Stratolaunch cuts launch vehicle and rocket engine programs
Stratolaunch has reportedly backed off of development of a family of launch vehicles that were intended to use the company’s all composite carrier aircraft as a launch platform.
Stratolaunch (Seattle, WA, US), the company behind the world’s largest all-composites aircraft, has reportedly backed off of its development program of a family of launch vehicles that were intended to use the company’s carrier aircraft as a mobile launch platform.
The company says, “we are streamlining operations, focusing on the aircraft and our ability to support a demonstration launch of the Northrop Grumman [Falls Church, VA, US] Pegasus XL air-launch vehicle.”
According to Aerospace Daily & Defense Report, the end of the launcher program comes just weeks after tests of its PGA rocket engine’s preburner at NASA Stennis Space Center (Hancock County, MS, US) – and three months after Stratolaunch founder Paul Allen, passed away from complications of lymphoma.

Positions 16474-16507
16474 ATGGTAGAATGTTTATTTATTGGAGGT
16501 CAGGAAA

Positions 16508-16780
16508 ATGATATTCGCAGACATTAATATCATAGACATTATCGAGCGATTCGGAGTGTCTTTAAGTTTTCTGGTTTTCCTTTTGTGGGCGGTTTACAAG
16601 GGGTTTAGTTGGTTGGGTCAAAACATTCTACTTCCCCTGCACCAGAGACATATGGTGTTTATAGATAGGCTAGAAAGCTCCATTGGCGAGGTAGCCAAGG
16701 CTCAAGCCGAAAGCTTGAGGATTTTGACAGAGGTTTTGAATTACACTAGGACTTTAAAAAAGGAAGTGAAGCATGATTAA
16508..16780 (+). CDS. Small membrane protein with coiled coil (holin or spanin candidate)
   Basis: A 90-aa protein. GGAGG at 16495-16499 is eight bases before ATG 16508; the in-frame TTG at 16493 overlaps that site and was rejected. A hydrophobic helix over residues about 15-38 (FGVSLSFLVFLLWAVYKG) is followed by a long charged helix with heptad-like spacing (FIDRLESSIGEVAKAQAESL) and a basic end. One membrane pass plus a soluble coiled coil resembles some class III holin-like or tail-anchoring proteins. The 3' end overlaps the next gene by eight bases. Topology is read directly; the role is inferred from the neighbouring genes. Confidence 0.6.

The family of launchers was planned around two expendable modular rockets powered by the PGA engine: a medium launch vehicle (MLV) with a 3,400 kg payload capacity and a medium launch vehicle-heavy with a 6,000 kg payload capacity. A medium-class payload reusable space plane was also part of the program.
Yes, advanced forms are in development, but has the technology progressed enough to make the business case?
Applications aren't as demanding as airframe composites, but requirements are still exacting — passenger safety is key.
There are numerous methods for fabricating composite components. Selection of a method for a particular part, therefore, will depend on the materials, the part design and end-use or application. Here's a guide to selection.